Eggers v. Eggers

Annotate this Case

110 N.W.2d 339 (1961)

Faye EGGERS, Plaintiff and Respondent, v. Leonard L. EGGERS, Defendant and Appellant.

No. 9911.

Supreme Court of South Dakota.

September 1, 1961.

*340 Theodore M. Bailey, Sioux Falls, for defendant and appellant.

Davenport, Evans, Hurwitz & Smith, Sioux Falls, for plaintiff and respondent.

SMITH, Presiding Judge.

This appeal is from a judgment against the defendant above named on a directed verdict in an action on a promissory note.

The first proposition urged by defendant is that the court erred in failing to direct a verdict at the close of plaintiff's case in chief on the ground that evidence was insufficient to establish delivery of the instrument. After the court had overruled the motion, the defendant introduced evidence, and failed to renew his motion on the ground stated at the close of all of the evidence. In these circumstances the motion is deemed waived, and an alleged error based thereon will not be considered on appeal. Wood v. Campbell, 28 S.D. 197, 132 N.W. 785, Ann.Cas.1914B, 605; Greder v. Stahl, 22 S.D. 139, 115 N.W. 1129; and 89 C.J.S. Trial § 668, p. 515.

Other propositions presented by defendant must be viewed in the light of facts not in dispute, and of facts stated in defendant's offers of proof.

The plaintiff is defendant's mother. The defendant and his father are dentists. On September 12, 1958 defendant having received $25,000 from his parents executed the promissory note in question. The instrument had been prepared by an officer of a bank at the father's request and was on one of the bank's printed forms. It reads in part as follows:

*341 "September 12, 1958. For value received I promise to pay to the order of Faye Eggers on Demand, 19__ Twenty-five Thousand and 00/100 Dollars ($25,000.00) at _____ with interest at 4½ per cent per annum until due and...... per cent per annum after due, interest payable _____ annually. * * * If any part of the principal or interest secured by this note shall not be paid when due, the whole sum hereby secured shall thereby become due without further notice at the option of the holder."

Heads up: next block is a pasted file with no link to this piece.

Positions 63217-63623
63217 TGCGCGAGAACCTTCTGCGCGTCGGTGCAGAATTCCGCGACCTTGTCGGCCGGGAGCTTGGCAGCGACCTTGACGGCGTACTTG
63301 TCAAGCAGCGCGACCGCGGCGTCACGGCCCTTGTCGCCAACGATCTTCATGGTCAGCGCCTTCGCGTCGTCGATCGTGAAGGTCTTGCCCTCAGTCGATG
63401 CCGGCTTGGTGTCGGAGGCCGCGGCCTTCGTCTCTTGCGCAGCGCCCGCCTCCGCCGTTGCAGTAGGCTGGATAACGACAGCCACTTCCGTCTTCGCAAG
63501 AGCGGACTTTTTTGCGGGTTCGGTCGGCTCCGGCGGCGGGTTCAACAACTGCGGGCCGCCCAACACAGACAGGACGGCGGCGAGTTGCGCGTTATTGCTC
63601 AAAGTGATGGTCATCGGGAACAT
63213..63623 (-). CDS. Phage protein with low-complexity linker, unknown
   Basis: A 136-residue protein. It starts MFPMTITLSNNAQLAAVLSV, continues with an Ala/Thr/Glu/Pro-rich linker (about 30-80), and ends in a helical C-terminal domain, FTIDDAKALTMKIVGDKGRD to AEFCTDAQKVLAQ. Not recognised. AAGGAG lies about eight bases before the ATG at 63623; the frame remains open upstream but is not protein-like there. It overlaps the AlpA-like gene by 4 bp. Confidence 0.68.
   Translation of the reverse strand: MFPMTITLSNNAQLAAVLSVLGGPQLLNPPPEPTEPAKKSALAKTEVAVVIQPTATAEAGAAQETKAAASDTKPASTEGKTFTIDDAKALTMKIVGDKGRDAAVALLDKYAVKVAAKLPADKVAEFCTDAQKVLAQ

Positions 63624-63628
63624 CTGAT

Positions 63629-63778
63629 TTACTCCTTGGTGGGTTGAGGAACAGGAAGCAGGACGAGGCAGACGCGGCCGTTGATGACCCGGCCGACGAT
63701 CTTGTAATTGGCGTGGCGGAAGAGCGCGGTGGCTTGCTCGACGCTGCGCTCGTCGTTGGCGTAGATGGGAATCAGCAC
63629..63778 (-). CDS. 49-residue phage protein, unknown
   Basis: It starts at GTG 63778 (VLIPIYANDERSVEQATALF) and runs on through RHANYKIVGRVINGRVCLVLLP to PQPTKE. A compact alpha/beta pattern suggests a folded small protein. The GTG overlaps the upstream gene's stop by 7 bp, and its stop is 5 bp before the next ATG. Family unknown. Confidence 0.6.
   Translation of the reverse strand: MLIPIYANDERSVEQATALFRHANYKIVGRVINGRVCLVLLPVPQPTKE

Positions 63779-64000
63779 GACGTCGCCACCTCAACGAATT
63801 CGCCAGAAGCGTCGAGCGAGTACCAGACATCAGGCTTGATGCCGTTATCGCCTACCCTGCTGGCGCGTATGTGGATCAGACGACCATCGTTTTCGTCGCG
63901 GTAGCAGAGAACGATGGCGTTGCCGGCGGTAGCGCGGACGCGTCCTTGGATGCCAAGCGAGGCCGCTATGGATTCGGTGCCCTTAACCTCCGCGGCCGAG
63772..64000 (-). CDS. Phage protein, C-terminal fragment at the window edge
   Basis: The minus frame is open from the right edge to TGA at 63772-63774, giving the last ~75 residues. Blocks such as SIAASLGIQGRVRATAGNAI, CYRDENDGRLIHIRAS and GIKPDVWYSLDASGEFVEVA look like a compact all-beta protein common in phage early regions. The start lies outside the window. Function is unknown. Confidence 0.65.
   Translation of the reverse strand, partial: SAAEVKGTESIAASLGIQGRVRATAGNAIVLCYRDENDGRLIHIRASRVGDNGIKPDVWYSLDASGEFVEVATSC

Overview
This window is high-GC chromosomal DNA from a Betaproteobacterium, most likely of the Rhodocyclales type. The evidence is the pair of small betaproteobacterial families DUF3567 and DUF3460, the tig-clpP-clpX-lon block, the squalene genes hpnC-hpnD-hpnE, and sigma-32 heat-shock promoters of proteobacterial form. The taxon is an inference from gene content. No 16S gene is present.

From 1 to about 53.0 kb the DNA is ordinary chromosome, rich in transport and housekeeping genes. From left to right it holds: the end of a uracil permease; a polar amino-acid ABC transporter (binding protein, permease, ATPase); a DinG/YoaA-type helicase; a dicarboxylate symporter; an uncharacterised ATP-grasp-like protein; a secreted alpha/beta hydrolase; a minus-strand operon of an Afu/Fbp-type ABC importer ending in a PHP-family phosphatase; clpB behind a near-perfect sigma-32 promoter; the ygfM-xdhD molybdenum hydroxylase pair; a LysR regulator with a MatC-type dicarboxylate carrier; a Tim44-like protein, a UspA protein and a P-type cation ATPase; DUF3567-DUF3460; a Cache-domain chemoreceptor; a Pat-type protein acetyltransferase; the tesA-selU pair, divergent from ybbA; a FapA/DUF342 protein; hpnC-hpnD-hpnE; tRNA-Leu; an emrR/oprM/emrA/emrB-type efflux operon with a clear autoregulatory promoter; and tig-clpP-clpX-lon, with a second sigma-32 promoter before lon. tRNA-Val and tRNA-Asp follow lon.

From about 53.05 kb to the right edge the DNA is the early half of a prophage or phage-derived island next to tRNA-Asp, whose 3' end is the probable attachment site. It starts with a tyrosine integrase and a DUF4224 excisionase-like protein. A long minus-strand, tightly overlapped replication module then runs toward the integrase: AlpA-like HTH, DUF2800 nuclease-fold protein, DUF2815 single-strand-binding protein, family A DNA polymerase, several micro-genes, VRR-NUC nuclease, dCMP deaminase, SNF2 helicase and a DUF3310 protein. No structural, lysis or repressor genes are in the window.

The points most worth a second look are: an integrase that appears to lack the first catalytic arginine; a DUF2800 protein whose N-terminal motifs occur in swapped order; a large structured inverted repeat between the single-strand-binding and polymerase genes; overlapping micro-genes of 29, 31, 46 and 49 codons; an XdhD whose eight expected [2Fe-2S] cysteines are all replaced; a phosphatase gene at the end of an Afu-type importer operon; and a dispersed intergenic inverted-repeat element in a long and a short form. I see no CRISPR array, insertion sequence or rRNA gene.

Thereafter the father told defendant he could pay interest semiannually if he so desired. The instrument, which was produced by plaintiff at the trial, bears endorsements representing three semiannual interest payments.

The offers of proof of defendant in substance state that: defendant was intending to erect a building in Sioux Falls in which to carry on the practice of his profession, and possibly to provide office space for his father; knowing of his plans his parents, acting through the father, offered defendant $25,000 for use in the proposed undertaking; in their negotiations nothing was said about the repayment of the principal, but it was understood he was to pay to his mother interest on the principal at the rate of 4½% per annum during the lives of the mother and father; he accepted the offer and used the fund in defraying the cost of the building; the parents knew he would have no resources from which to repay the $25,000 after it was invested in the building; and the promissory note was intended by the parties to memorialize their oral agreement.

As indicated by the defendant's offers of proof, he sought in support of certain allegations of his pleading to introduce evidence of the circumstances in which the parties acted, their oral negotiations and their alleged contemporaneous oral agreement. It is said that the court should have received and considered this evidence (1) in the interpretation of the ambiguous instrument, (2) in giving effect to an alleged contemporaneous oral agreement that the principal sum was not to be repaid during the life of the mother, (3) in considering the defense of conditional delivery and (4) in determining whether the instrument was altered by an executed oral agreement. We deal with these contentions in the order they have been set forth.

The trial court, being of the opinion that the instrument was ambiguous in its provision for interest, permitted both parties to testify that the mother was to be paid interest at 4½% per annum on the principal sum, but excluded all other evidence of the oral negotiations and alleged agreement of the parties on the theory that the defendant was seeking to prove that which was merged in and superseded by the written contract in contravention of SDC 10.0604.

By SDC 10.0604 it is provided: